HOW TO WRITE A PAPER AT THE LAST MINUTE
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Many students put a lot of effort into not doing their work. As the end of the year approaches and final assignments mount, they'll find they have to try a lot harder to not get the work done.
A week ago, tomorrow seemed a long way off, but the deadline looms: The four- or six- or eight-page paper must be turned in. But what if you've skipped a lot of classes or haven't read your textbook? What if you don't even own it yet?!
Then you're in trouble, but of course, it's not your fault. Life is hard and complicated.
At least that's what your professor will say when you get your paper back marked with a letter from the nether regions of the alphabet.
But it doesn't have to be that way. Writing final papers in a hurry is a skill just like, say, painting a fence. In fact, the two jobs have one common technique: use a lot of whitewash.
Here are five easy ways to write a good paper, at the last minute, with limited knowledge of the subject matter. You canUt be completely ignorant about your topic, but these methods may help conceal the flaws.
1.) Your point
This sounds easy, but it's actually the hardest part of the process. The teacher wants you to answer a question or defend a viewpoint in your paper.
Sometimes teachers give you a specific question, while other times you are given a general topic. Either way, the first thing you must do is think about what the teacher is asking for. Once you know that, you have a point to argue.
For example: What caused the fall of the Roman Empire? or Discuss how the fall of the Roman Empire might have occurred.
Think back on anything you might have read or heard in class on the topic, and try to plug in the missing factor that will turn that question into an answer. That's your thesis statement.
One thing to remember is that it doesn't have to be spectacular, or specific. Write about what you know. Don't try to guess "what the teacher wants," and don't be afraid to take a chance.
Keep in mind that a paper is written to defend a viewpoint. If there weren't multiple viewpoints, there would be no need for argument.
A thesis statement: The invention of the aqueduct caused the fall of the Roman Empire.
Just make sure that you can support whatever it is you're arguing. Don't start something you can't finish, and make sure you have in your first paragraph that one simple sentence explaining the point of your paper. With that, you have created a direction for your argument. Now, all you have to do is follow the path.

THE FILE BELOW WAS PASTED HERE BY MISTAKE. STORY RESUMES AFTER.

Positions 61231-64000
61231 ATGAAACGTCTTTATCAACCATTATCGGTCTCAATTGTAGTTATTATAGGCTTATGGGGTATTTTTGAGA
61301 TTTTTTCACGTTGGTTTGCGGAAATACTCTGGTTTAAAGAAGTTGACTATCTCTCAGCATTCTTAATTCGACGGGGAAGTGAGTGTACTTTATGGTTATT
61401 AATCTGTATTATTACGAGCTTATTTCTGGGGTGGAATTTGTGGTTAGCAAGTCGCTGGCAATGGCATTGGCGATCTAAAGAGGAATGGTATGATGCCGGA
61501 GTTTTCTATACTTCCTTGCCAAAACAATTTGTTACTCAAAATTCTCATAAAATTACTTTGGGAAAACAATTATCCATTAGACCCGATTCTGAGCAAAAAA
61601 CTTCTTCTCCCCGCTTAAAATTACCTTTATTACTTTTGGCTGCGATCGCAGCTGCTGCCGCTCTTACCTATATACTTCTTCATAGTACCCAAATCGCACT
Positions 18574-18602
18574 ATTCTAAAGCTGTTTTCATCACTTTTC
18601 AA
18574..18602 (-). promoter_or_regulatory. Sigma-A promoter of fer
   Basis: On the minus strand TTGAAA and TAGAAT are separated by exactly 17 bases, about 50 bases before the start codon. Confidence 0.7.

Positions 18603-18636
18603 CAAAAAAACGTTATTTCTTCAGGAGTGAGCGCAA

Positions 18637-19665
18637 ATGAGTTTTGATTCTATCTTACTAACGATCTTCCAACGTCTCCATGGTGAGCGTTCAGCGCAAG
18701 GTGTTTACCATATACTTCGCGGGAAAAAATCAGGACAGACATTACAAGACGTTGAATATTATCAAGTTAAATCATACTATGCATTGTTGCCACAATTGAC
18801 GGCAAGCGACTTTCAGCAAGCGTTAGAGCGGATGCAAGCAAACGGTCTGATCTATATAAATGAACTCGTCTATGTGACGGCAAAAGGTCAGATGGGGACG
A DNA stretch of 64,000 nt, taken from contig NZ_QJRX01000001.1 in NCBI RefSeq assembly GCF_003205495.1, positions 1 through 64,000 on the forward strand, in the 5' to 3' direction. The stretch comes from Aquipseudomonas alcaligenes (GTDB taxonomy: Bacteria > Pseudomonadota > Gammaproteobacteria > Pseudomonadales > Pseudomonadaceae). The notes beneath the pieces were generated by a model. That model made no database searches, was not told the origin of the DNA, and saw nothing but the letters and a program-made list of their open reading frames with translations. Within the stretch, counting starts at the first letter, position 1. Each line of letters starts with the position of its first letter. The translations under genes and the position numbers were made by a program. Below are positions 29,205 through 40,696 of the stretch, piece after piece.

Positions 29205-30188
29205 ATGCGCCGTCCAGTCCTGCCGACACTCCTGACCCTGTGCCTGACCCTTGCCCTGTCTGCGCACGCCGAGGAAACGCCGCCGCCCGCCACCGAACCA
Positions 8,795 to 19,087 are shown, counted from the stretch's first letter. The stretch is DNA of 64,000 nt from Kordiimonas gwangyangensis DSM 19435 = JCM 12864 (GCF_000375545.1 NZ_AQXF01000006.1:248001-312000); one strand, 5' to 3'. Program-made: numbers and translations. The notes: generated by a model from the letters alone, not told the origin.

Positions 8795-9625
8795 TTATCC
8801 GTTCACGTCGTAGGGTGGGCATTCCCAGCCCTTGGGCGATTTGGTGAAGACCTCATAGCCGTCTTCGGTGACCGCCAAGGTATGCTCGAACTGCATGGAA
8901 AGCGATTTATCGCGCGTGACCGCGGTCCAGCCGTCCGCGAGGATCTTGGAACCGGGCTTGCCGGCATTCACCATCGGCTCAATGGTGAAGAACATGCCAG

2.) For why or wherefore?
Don't try to sound smart. Keep your paper simple. A straightforward, easy-to-follow argument will get you an "A" every time.
Sometimes, when we're not sure what we're talking about, we try to use big words. For one, they fill up space and can inflate a three-page paper by almost half a page. But don't do it.
If length is your worry, then manipulate the type font and margins when you're finished.
When using big words to sound intelligent, the opposite often occurs. Last-minute papers turn into jumbled messes of multiple instances of "Therefore, as to whether..." and "Indeed, it is clear the fact that...." We try to mimic the rhythms of scholarly rhetoric, and end up sounding moronic.
For example: Therefore, the aqueducts of the Romans having been made of lead, the water supply for the city may well have been contaminated and caused many to go mad from lead poisoning.
That sentence fluffs up the paper, but is dull and boring. Too many words. Basic bad writing.
A better example would be: Many Romans suffered from madness brought on by lead poisoning because the city's water supply was contaminated by lead-lined aqueducts.
The latter sentence is precise. Remember, good writing is clear writing. Clear writing should include active verbs and simple subjects. Don't think your argument has to be complicated to be good.
A teacher will read a straightforward sentence as an indication that you know what youUre talking about, and, indeed, you will. The trick is pulling the right information from your mind, and stating it precisely.
Take whatever kernel of information you got from the class and narrow it down into simple statements. By doing that, you've taken the reins of your paper, and the rest is easy.
3.) Last-minute research
After scraping together an argument and writing down everything that you know can support it, you may find you've only got half a page of material.
Don't panic. Take your information and quickly look it up in the index of your textbook. Turn to those pages, and see if there is anything you missed (or never bothered to read) that might support your argument.
If there's any chance that your thesis will work, you should find something. When you do, quote it. That's the best way to stay close to what you know, fill up the pages, and still write a legitimately good paper.
Never plagiarize, but don't be afraid to use other people's arguments to support your own. Just make sure you credit them.
Remember, you have your point. Just pour through the book, finding anything that remotely relates to it. Make things work.
Again, take chances. Even if a particular passage only dimly supports your argument, use it. Just make sure that you explain how the quote relates to your point. That's called "putting it in context.". You have to set the quote up before slamming it down into your paper.